Just as drought-stricken Ontario farmers are looking to the government for aid, the federal agriculture ministry is poised to cut millions from farm-support programs such as crop insurance and disaster relief.
Negotiations are underway between the federal government and the provinces on the Growing Forward II agreement, a sequel to a five-year farm-support policy that has proved popular with crop growers and cattle producers.
However, the current policy, set to expire in March 2013, can be costly in bad years. According to officials familiar with the negotiations, the office of Agriculture Minister Gerry Ritz is seeking a higher threshold for access, lower payouts and financial caps on the AgriStability program, which provides money to farmers if their yearly income drops below a certain percent-age of a five-year average.
"Fundamentally, what is being proposed is shifting the risk onto the backs of farmers," says Mark Wales, who heads the Ontario Federation of Agriculture. "It's not about sharing the risk, it's about shifting it away from both levels of government."
Wales says the drought in Ontario, particularly the hard-hit regions of eastern Ontario, provides a lesson of the importance of government backing for the agricultural industry.
"The drought in Ontario highlights the need for the full suite of programs as they were designed, properly funded, to help when there's a problem," he says.
One of the proposed changes is the abolition of AgriRecovery, the disaster-relief portion of the Growing Forward agreement, under which the Ontario Ministry of Agriculture has applied for extra dollars to help farmers deal with the driest year in recent memory.
Agriculture Canada is attempting to save money in the face of a 10-per-cent cut in its budget over the next three years. It shares the cost of the Growing Forward programs with the provinces, but the federal government is still on the hook for 60 per cent of the spending.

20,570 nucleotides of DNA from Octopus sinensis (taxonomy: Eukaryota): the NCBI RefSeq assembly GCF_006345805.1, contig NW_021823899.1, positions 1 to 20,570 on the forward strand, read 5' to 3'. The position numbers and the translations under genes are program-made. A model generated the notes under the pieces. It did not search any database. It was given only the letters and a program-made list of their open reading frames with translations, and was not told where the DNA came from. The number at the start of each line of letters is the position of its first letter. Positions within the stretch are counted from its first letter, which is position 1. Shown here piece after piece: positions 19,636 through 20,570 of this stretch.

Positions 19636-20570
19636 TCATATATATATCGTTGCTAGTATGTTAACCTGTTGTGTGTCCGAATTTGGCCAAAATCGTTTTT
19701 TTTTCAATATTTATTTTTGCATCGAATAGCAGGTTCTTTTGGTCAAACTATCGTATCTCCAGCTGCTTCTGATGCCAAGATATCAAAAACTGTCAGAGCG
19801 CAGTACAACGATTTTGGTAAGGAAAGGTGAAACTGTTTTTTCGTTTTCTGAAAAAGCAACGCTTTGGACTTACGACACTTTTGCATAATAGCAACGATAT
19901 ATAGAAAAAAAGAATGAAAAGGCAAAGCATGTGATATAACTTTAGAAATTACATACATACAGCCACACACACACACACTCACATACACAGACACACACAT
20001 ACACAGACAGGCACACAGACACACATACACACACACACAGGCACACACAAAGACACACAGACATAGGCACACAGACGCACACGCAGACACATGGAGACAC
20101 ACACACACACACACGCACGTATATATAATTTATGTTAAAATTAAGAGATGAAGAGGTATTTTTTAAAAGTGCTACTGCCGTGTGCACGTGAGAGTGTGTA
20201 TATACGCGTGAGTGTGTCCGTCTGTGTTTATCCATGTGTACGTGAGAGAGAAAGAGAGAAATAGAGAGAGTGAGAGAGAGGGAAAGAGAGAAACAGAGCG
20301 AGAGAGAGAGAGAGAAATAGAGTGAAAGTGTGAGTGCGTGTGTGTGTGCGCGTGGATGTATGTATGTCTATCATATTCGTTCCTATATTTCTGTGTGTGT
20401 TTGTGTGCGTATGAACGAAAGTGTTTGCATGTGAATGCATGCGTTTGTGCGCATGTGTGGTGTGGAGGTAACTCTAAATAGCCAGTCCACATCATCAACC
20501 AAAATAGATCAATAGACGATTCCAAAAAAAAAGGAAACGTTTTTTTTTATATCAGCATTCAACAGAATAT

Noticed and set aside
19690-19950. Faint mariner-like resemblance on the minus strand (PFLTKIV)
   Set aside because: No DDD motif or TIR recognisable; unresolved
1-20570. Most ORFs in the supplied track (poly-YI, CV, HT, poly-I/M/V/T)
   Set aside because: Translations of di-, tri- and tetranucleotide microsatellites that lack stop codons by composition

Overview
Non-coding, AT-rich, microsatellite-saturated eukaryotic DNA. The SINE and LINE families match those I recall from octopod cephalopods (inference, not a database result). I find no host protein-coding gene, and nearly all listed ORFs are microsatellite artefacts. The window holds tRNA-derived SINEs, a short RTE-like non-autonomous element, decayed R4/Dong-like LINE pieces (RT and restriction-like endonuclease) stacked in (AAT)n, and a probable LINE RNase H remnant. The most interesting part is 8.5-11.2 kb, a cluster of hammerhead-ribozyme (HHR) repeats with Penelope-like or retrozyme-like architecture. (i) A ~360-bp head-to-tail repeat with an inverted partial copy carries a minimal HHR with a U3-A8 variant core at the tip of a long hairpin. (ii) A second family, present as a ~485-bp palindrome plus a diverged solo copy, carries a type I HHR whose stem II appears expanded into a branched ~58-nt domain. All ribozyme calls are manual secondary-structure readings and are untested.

A ministry spokesman says the government wants to create farm-support programs that encourage innovation and help the sector become more competitive over the long term.
"The time is right to look at changes that will enable Canadian farmers to further benefit from the marketplace and become more profitable over the long term," Patrick Girard wrote in an email.
"Our goal is to ensure government programs work well together to help farmers in cases of significant drops in income and disasters (as opposed to simply lower profits), while also ensuring our ability to invest in more strategic areas to promote growth."
When asked about the ru-moured cuts to AgriStability, Girard says negotiations are ongoing and all options remain on the table.
"Governments are looking at what works well and what doesn't," he says.
"Decisions are being driven by the demand from industry for more focus on innovation and market development and longer-term growth.
At the same time, governments want to make sure that taxpayers' dollars are spent where it makes the most impact for the future of agriculture."
The final policy framework won't be announced until the deal is signed in September during a meeting at Whitehorse, Girard says.
Wales and other industry representatives are dead set against cut to AgriStability funding. He says the government hasn't done enough to work with farmers and hear their side of the story.
"There haven't been any negotiations or consultations with the federal government whatsoever," he says.
"Farmers had little no say in the original design of AgriStability, but we've made lots of suggestions about how it could work better," Wales says. "Essentially gutting it doesn't make it work better, and that's what they're trying to do."
Erin Fletcher, who works with the Grain Farmers of Ontario, says her organization holds much the same position.